0% The union may find itself relegated to a political bit player. The chief may find himself out of a job. And the SFPD may continue to run on autopilot. Email Address Tags: SFPD • tasers Share this: FacebookTwitterRedditemail,0% The Sixth and Bryant headquarters of the San Francisco Police Officers Association is well-lit and airy, with high ceilings and parquet floors. It is every bit as sleek and elegant as the adjacent Hall of Justice is dumpy and decrepit. It’s a fitting citadel for a union flush with cash; an outfit that — until recently — weighed in significantly on who advanced in the San Francisco Police Department, and could demand fealty from elected officials. It’s still a hell of an office, but those days are done, at least for now. The police union has poured vast quantities of its members’ money into failed causes of late, with each mounting loss being more humiliating than the last. Most recently, in this month’s election, the POA’s Taser measure, Prop. H, not only lost, but lost by a 60-40 split — and saw the police union’s nearly half-million dollar campaign routed by, of all organizations, the city’s Democratic Socialists. The POA remains defiant, if diminished. If it had a mantra to carve into these walls to loom over the yellowing photos of former patrolmen and Officer Isaac Espinoza’s framed uniform, it could do worse than the dying words of Captain Ahab: To the last, I grapple with thee; From Hell’s heart, I stab at thee; For hate’s sake, I spit my last breath at thee.This is more or less the M.O. of the POA right now. Like Ahab, it has allowed itself to become consumed by enmity and has been pulled beneath the waves while lashed in a death struggle with its opponent. And yet, the POA’s bête noire, outsider Chief Bill Scott, has problems of his own. And, like those of the POA, they’re largely self-inflicted. When he was vetted by the Police Commission for this job, Scott, a 27-year man at the Los Angeles Police Department, was purportedly asked if he would apply for the top spot thereafter Chief Charlie Beck inevitably retired. He apparently told this city’s powers-that-be that he would not. Granted, the political situation in San Francisco has changed a lot in Scott’s year and a half atop the department. Mayor Ed Lee, who installed Scott, died in December. Scott found himself answering to a second mayor, then a third, and, next month or so, a potential fourth. Scott may well have been 100 percent honest in 2017 when he reportedly pledged he wasn’t interested in heading back to L.A. But, in 2018, he demonstrably was. Scott applied for the job. He progressed to the last round, as one of three final candidates. And he didn’t get it, forcing him to slink back to San Francisco with, as even his firmest supporters put it, “some trust to earn back.” Others are less charitable. “He’s ruined no matter what,” says one veteran cop. “Because he’s second-best for L.A. We’re getting the L.A. reject. And even though he’s staying, it showed he was using us as a stepping stone.” Others are less charitable still: “The thing the politicians and people who support Scott should consider is that the officers now have a legitimate reason to not follow him,” says a longtime SFPD higher-up. “He has proven them right and given them a reason to not trust him. And when he didn’t answer the questions about the LAPD and his applying for the job — look back at all the things he’s said about being transparent. It’s hypocritical.” And others are simply pragmatic: “Scott is an injured chief at this point. I don’t know if he can recover,” says another longtime department leader. Could it cost him his job? “There’s a much greater likelihood of that happening now than a month ago, before his participation in the LAPD hiring process was made public,” continues the veteran cop. Scott’s dalliance with Los Angeles was “a huge blunder, and one the next mayor has to address.” Prop. H was supposed to win. The measure would have undermined both the chief and the Police Commission with regard to setting Taser policy — but voters weren’t supposed to care about that. The Police Commission, in fact, has granted the officers their decade-long wish to have Tasers, but has framed policy less permissive than the ballot measure penned by the union. But, again, voters were supposed to not care, they were merely supposed to say “getting Tased is better than getting shot; I like Tasers.” But voters cared. The POA and its allies outspent the Prop. H foes by a 5-to-1 margin, only to lose at the polls by a 3-to-2 margin. Prior to the vote, SFPD higher-ups were saying things to me like: “This will be a big wake-up call for the politicians and the Police Commission,” and “Now they’ll have to listen to the POA a little bit,” and “Prop. H is going to be a sign that we do understand the public.” Savage. At least they didn’t wager on the Cavs. Even though it wasn’t true, the POA was happy to frame Proposition H as a referendum on Tasers. Considering the results at the polls, are they still willing to make that claim? Prior to this ignominious defeat, no serious person would have considered actually putting a real referendum on Tasers onto the ballot. But now someone might. So, that’s a kick in the teeth. An expensive kick in the teeth. But it’s not the first. The POA spent heavily to defend the cops caught up in the Textgate scandal, even though it wasn’t strictly obligated to do so. It has carried on legal trench warfare for years regarding the department’s use-of-force policies that it likely won’t win. The union developed a personal vendetta against probable next mayor London Breed and put its money behind no-hope candidate Angela Alioto. And it gets worse: When the United States Supreme Court soon hands down its decision in the Janus v. AFSCME case, it will all but certainly deal a crippling blow to public-sector unions across the realm. Employees will be entitled to benefit from unions’ collective bargaining without being mandated to contribute all or part of their dues. With the POA’s recent fiscal performance, it remains to be seen how many SFPD officers will opt to stop paying up. And yet, despite all the bad decisions and the immolation of the union’s social and political capital, it can remain a powerful force. Not by calling the shots, as it used to, but by keeping anyone else from doing so. In this state, unions can draw out negotiations with municipalities for up to a year, at which time the city’s last and best offer is usually automatically imposed. But not in this city. Here, thanks to a 1990s ballot measure, the issue goes to an arbitrator — who is answerable to nobody. The threat to do this, on literally every issue, keeps the POA viable. It can squander money and goodwill and allies. But that means little in, say, a closed-door negotiation about body cameras, with arbitration as a backdrop — as is occurring at the next Police Commission meeting.In this way, the union can carry on indefinitely. Scott cannot. Even before his L.A. dalliance, his erstwhile allies — or, if allies is too strong a word, cops who’d given him the benefit of the doubt — began to lose confidence. As Mission Local wrote in May, Scott raised eyebrows by keeping former chief Greg Suhr’s command staff intact, and then rendering the department even more top-heavy by kicking a few extra aging cops upstairs. That’s a marked contrast to what former chief George Gascón — a fellow LAPD lifer — did, elevating younger, hungrier cops like David Lazar and Greg McEachern onto the command staff. These were, at the time, promising younger officers — and far off enough from retirement that they had to work hard (and work hard for the chief who promoted them).Scott hasn’t done this. Instead, many complain within the department, he’s essentially delegated day-to-day operations to assistant chief Hector Sainez, who was there when he got here. “If you say you want to change anything, why keep everybody from the old guard? If Suhr’s regime was messed up, why didn’t you touch it?” asks a department lifer. “Even LeBron can’t win with a crappy team.” It remains to be seen what team Scott — and LeBron — find themselves on next. It remains to be seen how effectively Scott and his command staff can disseminate the Department of Justice-generated reform procedures down to the average cop on the beat. It remains to be seen if these cops are willing to take Scott seriously anymore or just wait him out. And it remains to be seen just how disruptive —For hate’s sake, I spit my last breath at thee — the POA is willing to be. And, regardless of it all, crime and mayhem carry on, even if the SFPD doesn’t. Subscribe to Mission Local’s daily newsletter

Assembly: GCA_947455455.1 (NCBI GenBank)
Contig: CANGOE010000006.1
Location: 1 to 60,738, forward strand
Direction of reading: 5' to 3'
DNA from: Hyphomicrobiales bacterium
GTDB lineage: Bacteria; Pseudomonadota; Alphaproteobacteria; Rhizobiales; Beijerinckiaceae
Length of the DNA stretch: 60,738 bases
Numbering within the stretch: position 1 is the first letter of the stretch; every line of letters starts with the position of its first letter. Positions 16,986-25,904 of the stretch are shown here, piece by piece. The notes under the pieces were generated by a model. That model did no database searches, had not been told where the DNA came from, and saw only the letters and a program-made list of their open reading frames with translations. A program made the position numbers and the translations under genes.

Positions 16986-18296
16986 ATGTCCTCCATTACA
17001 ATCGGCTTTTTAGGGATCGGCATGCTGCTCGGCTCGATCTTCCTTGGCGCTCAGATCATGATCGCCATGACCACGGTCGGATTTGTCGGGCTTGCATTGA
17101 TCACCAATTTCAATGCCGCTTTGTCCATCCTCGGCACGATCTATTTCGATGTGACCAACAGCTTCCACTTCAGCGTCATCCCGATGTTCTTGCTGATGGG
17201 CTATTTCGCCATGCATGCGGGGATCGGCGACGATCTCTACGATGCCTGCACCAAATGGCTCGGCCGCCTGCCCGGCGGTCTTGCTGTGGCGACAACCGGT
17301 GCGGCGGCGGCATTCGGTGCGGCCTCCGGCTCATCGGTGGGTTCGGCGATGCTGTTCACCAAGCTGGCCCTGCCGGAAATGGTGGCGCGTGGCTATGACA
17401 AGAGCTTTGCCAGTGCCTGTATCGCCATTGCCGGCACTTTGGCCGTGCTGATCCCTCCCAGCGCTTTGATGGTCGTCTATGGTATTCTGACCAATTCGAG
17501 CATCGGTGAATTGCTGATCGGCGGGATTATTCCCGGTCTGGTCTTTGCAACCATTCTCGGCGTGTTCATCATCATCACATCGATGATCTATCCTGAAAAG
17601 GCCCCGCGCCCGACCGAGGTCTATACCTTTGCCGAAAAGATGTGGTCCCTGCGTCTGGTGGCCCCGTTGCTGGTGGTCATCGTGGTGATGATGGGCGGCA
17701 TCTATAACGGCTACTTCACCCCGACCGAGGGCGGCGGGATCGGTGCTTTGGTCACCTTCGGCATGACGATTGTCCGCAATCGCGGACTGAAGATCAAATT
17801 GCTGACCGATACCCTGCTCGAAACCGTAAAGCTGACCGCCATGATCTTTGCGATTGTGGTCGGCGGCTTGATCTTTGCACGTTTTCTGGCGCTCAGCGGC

Not to be deterred, I send an email introducing Mission Local and attaching that forlorn backgrounder. I wait. February goes by, March too. I follow up in April. Five days later, I hear from Maria Healey, the senior administrative manager of programs.“The foundation is not currently accepting unsolicited requests …. ”“The Equity Grants Program – which is the foundation’s “open call” for proposals aligned with the guidelines of the program – will open in January, 2020.”Alas, that’s the extent of the information. There’s no hint how to apply for funds through the “new grantee portal.” I picture the foundation expelling streams of $1,000 bills – None headed my way.Earlier ColumnsUpstart : Never say Die, Salesforce Act 2, July 2, 2019Upstart: First thought best thought? Salesforce Act 1, June 25, 2019Upstart: The same (trying to raise money) but different (Mission Local is a nonprofit).Tuesday, June 18, 2019. Subscribe to Mission Local’s daily newsletter Email Address A week after my phone call with Salesforce, I decide that not all is lost. I can put that backgrounder to good use.Large funders, I’ve learned, like to see that you have local foundation support. Here, that would be the San Francisco Foundation.Judging from its website, we seem a perfect fit for one of its Equity Grants. We’re inclusive! We train a lot of minority journalists. We’re committed to remedying racial inequities: We are one of the only news sites in San Francisco covering the police department’s abysmally slow reform process –—a process that in the end could result in profound changes in the treatment of communities of color.“Check back for more information about our next funding cycle,” is the message I see at the end of January.
Meriam said she never pictured herself working in the corporate office.She said at first it was a fun job brightening peoples day while working in the cafes.The former barista said working hard can open a lot of opportunities but she looks back on her past to help her in her current role.Related Article: 5 things to avoid buying during Labor Day sales this year“Falling back on my experience and knowing what it’s like to start from the ground up and working in the cafe every single day, I always fall back on my experience and ya know different ways I can help them grow their business based on that,” Meriam said.She was only 17 when she started at Port City Java, now at 32 she’s the director of franchise operations.Meriam said she is excited to see how she grows while working for the company.Tomorrow is American Business Women’s Day. WILMINGTON, NC (WWAY) — You’ve heard of folks working their way to the top, right? They start at the bottom of the totem pole and over time, go from taking orders to giving them.From a high school job working as a barista to now a company executive , Sarah Meriam is excited to still be working for Port City Java.- Advertisement –
Anyone with information should contact Detective Fuller at 910-398-5335. The woman pictured is a person of interest in an incident at a Southport McDonalds (Photo: Brunswick County Sheriff’s Office) Southport, NC (WWAY) — The Brunswick County Sheriff’s Office is asking for the public’s assistance in identifying a woman.The woman is a person of interest in an incident that occurred at a Southport McDonald’s Wednesday evening.- Advertisement –